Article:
Dr. Darcy Smith on falling for your girl’s best friend…

Ask A Mental Health Professional

Dear Dr. Darcy:

My girlfriend’s best friend has recently begun sending me suggestive text messages. As much as I know it’s wrong, I can’t help responding back to her. At first it seemed like innocent flirting, but I have to admit that I’ve become attracted to her. I’ve been with my girlfriend for 5 months and we’re just about to move in together and I’m starting to freak out over my feelings for her best friend. Should I postpone the move?

Interesting timing… Sounds like you’re freaking out about more than your feelings for her best friend. I’m betting you’re freaking out about moving in with your girlfriend. I wonder how you’ve handled commitments in the past. I don’t believe in coincidences for the most part, and it’s odd that although you’ve known her best friend for months, you realize you have feelings for her just as you’re about to cohabitate with your girlfriend. There is no such thing as “innocent flirting,” particularly with your girlfriend’s best friend. Some things are simply off-limits: her female relatives (actually, all relatives), her intern, her roommate, etc. There are enough women to flirt with—stay away from those in her world. It’s bad enough that you’re likely sabotaging your relationship with your girlfriend. Don’t take down her best friend too.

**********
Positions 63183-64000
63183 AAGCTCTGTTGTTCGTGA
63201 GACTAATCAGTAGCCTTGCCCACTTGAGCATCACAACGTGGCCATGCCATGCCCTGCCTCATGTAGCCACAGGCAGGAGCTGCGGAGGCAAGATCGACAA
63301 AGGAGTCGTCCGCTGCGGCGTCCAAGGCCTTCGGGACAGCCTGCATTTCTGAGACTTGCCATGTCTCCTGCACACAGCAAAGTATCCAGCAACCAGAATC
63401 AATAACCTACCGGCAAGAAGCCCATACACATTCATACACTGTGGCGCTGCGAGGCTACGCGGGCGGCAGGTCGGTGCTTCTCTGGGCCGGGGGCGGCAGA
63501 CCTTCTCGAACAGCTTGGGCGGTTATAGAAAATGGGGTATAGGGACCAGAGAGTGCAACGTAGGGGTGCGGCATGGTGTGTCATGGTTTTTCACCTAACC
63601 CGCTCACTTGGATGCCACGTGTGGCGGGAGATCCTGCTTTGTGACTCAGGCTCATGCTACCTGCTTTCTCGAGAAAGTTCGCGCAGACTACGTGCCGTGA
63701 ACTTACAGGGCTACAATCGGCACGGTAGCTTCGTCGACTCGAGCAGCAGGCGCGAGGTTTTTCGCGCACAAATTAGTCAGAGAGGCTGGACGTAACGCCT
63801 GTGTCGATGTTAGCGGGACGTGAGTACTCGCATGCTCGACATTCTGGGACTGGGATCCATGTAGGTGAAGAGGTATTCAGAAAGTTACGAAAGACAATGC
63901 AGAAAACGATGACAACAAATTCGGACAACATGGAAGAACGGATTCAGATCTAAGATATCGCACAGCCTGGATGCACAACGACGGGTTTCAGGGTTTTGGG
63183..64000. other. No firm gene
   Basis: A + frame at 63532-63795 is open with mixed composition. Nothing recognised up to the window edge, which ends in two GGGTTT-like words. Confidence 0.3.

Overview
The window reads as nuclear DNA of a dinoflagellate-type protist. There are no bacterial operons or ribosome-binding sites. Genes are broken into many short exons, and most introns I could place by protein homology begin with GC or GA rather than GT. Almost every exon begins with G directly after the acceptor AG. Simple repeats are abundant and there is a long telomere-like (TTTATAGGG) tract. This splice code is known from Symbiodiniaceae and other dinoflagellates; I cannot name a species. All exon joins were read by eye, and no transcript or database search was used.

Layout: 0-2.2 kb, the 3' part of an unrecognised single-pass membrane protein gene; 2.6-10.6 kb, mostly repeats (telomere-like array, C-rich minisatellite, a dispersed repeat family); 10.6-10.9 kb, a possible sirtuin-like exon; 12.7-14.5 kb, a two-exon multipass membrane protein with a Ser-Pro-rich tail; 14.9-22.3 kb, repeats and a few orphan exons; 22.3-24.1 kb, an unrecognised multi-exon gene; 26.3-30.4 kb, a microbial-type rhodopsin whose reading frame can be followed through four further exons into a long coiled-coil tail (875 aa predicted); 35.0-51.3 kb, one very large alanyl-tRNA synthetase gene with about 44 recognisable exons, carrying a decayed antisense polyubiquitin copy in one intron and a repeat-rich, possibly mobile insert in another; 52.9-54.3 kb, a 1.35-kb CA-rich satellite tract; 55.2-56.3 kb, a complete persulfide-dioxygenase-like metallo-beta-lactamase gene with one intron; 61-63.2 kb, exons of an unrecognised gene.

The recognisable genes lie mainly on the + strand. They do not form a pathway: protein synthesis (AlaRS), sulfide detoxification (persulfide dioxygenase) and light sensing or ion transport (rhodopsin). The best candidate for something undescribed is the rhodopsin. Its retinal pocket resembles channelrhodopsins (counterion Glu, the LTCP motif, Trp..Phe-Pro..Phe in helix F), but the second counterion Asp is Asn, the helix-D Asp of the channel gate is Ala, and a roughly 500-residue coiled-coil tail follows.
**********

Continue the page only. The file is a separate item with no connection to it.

My dyke girlfriend refuses to grow up and dress/act like an adult. She’s almost 25 years old and still wears androgynous-looking clothing and is always mistaken for a boy. I have a huge problem with this because I don’t want to be mistaken for being in a straight relationship and also, I don’t want people to think I’m a pedophile!

I’m not a big fan of the girlfriend make-over. In my experience, it’s a recipe for resentment and hurt feelings. It sounds like your girlfriend was this way when you met her and that you had the expectation that she would—I don’t know—grow out of it? Is it something that she needs to grow out of? Life would be so much easier if we could all remember that what we see is what we get. If you want a project, focus your energy elsewhere. There’s plenty of work to do in this community. Leave the makeovers for reality television. At least those participants are willing.

Email questions to dr.darcysmith@gmail.com or call 212-604-0144

*By submitting questions, the writer acknowledges that she has no rights of confidentiality and that her question or a version thereof may be printed in GO Magazine. Correspondence between Dr. Darcy Smith and a writer does not constitute a therapeutic relationship and such a relationship and the rights/privileges associated with such can only be established through a scheduled, in-person session.

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